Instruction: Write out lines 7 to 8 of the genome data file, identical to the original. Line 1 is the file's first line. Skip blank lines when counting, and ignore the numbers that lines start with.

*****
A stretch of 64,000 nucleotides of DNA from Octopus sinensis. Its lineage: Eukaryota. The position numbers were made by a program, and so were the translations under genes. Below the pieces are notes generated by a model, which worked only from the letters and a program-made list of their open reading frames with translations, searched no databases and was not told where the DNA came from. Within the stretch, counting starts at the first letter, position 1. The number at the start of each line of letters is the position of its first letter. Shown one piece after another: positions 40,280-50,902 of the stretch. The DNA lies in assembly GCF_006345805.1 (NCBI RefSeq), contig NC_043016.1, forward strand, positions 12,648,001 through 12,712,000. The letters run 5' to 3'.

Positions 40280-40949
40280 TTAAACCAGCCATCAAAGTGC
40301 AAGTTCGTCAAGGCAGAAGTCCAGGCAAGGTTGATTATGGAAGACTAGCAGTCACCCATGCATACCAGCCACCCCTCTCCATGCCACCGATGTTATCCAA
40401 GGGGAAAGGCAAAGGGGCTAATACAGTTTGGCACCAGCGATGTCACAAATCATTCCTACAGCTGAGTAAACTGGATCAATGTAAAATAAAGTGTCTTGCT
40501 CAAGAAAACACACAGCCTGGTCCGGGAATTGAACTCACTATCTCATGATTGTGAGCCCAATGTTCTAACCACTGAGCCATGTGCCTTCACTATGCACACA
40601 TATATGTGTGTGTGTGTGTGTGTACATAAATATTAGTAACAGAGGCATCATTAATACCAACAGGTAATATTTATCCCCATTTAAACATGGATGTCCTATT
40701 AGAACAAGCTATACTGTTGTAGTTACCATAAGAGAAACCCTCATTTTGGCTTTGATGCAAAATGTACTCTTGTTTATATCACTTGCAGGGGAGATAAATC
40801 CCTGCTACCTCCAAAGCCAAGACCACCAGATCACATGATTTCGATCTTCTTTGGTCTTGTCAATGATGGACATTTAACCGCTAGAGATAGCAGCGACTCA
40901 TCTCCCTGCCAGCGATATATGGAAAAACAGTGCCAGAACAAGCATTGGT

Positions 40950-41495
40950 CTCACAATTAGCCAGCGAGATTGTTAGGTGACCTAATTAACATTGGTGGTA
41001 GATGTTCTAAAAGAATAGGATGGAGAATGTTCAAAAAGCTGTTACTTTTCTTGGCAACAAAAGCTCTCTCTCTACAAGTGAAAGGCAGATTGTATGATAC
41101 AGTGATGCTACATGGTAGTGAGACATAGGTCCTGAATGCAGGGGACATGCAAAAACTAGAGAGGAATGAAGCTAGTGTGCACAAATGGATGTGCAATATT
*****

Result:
40601 TATATGTGTGTGTGTGTGTGTGTACATAAATATTAGTAACAGAGGCATCATTAATACCAACAGGTAATATTTATCCCCATTTAAACATGGATGTCCTATT
40701 AGAACAAGCTATACTGTTGTAGTTACCATAAGAGAAACCCTCATTTTGGCTTTGATGCAAAATGTACTCTTGTTTATATCACTTGCAGGGGAGATAAATC